NFL Mourns the Loss of Esteemed Referee Bill Leavy at 76
The football world is in mourning as Bill Leavy, a highly respected NFL referee with 20 years of officiating experience, has passed away at the age of 76. The NFL announced the news on Wednesday, expressing their condolences and honoring Leavy’s significant contributions to the sport.
“Bill Leavy’s passing is a tremendous loss to the NFL community, as he was not only an exceptional official but also an incredible individual. His kindness and mentorship to countless young officials throughout his career were a testament to his selflessness and passion for the game,” stated Walt Anderson, the NFL’s senior vice president of officiating. “As an Art McNally Award recipient, Bill’s unwavering dedication and integrity in officiating will always be remembered. We send our deepest condolences to his family and friends.”
Leavy officiated two Super Bowls during his illustrious career, working as a back judge in 2000 and leading the officiating crew in 2006. His commitment to excellence was acknowledged and admired by his peers. “Bill was an extraordinary man who earned the respect of every coach and colleague in the profession. He will be truly missed,” shared former NFL umpire Steve Wilson in an interview with Football Zebras.
Leavy’s journey in officiating started in 1984 when he joined the Big West Conference in college football. After 11 seasons and four bowl games, Leavy’s talent caught the attention of Jerry Seeman, the NFL supervisor of officials, who invited him to join the league as a field judge in 1995. He transitioned to the role of the back judge in 1998 and was promoted to referee in 2001.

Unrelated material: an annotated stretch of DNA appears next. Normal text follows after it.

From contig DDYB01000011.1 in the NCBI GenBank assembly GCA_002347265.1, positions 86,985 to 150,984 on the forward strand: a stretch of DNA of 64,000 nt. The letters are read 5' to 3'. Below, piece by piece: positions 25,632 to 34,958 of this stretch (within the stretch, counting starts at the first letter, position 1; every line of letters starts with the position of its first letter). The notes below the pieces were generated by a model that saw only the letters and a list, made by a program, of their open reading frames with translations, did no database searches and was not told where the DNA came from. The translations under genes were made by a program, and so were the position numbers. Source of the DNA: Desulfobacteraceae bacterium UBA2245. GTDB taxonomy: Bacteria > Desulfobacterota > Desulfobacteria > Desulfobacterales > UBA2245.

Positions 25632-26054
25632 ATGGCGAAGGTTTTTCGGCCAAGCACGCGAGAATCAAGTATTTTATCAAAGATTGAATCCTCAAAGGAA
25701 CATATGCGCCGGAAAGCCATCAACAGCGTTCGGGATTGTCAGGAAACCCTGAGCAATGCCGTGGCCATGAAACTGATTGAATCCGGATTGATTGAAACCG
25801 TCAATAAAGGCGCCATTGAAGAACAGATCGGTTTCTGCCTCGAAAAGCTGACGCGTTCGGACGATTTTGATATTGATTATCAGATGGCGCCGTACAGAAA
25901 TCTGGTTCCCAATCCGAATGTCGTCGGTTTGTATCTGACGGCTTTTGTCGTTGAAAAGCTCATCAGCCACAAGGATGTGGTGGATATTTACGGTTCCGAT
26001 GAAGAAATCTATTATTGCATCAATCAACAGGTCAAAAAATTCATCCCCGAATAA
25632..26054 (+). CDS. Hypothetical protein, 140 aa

In the wake of the September 11 attacks, Leavy was selected to officiate the San Francisco 49ers and St. Louis Rams game. As a tribute to emergency personnel, he wore a San Francisco Fire Department hat during the coin toss – a fitting gesture given his own 27-year tenure as a firefighter and police officer in San Jose prior to his officiating career.
Leavy’s impressive record includes 14 postseason games, four wild-card rounds, nine divisional rounds, and the 2013 AFC championship game. He retired in May 2015, following his final game as a referee during a divisional-round playoff game between the Indianapolis Colts and Denver Broncos. His contributions to the NFL and the officiating community will never be forgotten, and his impact on the sport will remain an inspiration to all who knew him.